About Fossil Wood
Fossil wood, aka petrified wood, or "Wu-mu" and "Yin-chen mu" in Chinese, is a fossil of a woody plant preserved by permineralization through time by chemical and physical processes.
The process of petrification is not completely understood because researchers have not been able to duplicate the process in the laboratory, where it can be observed and measured. But, certain conditions that must have existed for petrification to occur are known. Oxygen, which causes oxidation or rotting of all types of materials, would have to have been kept away from the dead plant material to prevent it from decaying before it was preserved. Most likely, the dead plant material was deprived of oxygen by being buried by sediments settling in water covering the plants. Much of the fossil wood found today is a product of ancient river and flood plain environments.
After rapid burial, the tree reacts to percolating water. Three things may happen. The log may disintegrate and not be fossilized. The log may be reduced by compression to a coal or it may become petrified. If petrification takes place, minerals from percolating water are deposited in fluid-filled openings in the wood. This process is called permineralization and it preserves the tissues of the wood! In some situations minerals may also substitute for the woody tissues of the log. This process is called replacement. Most petrified woods are permineralized . The entire process is not fully understood but is being actively studied.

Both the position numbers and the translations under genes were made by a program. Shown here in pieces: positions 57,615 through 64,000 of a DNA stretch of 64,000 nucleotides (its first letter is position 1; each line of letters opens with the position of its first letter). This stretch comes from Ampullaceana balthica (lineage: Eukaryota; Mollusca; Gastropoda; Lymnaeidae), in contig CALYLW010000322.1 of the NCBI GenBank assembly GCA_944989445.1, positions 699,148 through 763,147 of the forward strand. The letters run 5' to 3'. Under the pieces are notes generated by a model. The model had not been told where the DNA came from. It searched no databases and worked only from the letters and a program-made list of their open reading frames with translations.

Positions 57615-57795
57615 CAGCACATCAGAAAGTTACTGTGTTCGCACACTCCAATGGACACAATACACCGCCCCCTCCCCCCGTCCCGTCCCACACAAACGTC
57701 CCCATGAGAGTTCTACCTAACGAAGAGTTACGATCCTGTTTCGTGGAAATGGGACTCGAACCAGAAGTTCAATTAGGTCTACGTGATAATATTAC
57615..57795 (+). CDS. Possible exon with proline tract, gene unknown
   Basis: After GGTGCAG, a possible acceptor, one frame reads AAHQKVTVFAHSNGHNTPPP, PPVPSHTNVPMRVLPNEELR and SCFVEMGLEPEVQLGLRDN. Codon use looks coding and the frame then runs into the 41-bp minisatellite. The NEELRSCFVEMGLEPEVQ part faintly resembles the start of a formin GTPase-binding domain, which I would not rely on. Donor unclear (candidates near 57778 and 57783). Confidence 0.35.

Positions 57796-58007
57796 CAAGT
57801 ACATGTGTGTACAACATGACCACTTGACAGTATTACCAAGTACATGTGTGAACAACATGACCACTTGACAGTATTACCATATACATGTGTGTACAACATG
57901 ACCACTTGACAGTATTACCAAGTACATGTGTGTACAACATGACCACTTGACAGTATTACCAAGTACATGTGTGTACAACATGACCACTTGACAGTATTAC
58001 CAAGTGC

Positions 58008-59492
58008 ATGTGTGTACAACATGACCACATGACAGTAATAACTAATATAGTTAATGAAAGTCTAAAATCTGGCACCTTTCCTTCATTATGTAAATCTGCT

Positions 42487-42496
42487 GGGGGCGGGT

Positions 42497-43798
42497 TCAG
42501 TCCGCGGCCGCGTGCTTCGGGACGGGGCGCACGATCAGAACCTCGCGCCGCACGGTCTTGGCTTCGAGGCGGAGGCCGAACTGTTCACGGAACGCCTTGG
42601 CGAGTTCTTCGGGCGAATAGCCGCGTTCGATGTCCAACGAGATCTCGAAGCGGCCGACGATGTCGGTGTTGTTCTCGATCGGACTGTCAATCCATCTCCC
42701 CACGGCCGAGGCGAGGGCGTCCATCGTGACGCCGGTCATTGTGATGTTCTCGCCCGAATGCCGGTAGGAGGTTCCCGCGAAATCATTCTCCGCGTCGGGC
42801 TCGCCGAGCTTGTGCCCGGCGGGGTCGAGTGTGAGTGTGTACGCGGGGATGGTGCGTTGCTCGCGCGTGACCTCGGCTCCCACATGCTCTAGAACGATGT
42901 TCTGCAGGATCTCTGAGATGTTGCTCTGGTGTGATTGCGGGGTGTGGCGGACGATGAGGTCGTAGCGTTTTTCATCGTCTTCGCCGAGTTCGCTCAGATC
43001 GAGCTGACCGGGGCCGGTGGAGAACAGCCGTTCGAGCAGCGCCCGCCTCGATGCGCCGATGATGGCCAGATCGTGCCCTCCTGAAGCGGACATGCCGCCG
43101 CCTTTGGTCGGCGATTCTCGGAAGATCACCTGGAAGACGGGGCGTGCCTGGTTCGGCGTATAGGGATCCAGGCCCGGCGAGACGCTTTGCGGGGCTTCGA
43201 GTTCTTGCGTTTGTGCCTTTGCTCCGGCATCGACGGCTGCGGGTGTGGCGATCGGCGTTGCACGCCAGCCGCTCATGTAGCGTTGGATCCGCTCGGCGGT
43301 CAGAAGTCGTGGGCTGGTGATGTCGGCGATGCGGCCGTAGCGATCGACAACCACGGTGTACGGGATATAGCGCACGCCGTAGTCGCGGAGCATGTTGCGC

The final condition, necessary for petrification, is time. The mineral replacement process is very slow, probably taking millions of years.
The original plants of fossil wood from Sichuan, China, include willow tree, toon, camphor tree and Phoebe zhennan etc. Because of the variety of the plants, the fossil wood present different colors such as blacjm dark brown, red or goldenrod. Scientists determined that their ages are approximately 6,000 to 40,000 years through uses of C14 isotope. It has been considered as precious material for furniture and artwork.
In Chinese, both ebony and fossil wood are called "wu-mu" although they are completely different in nature.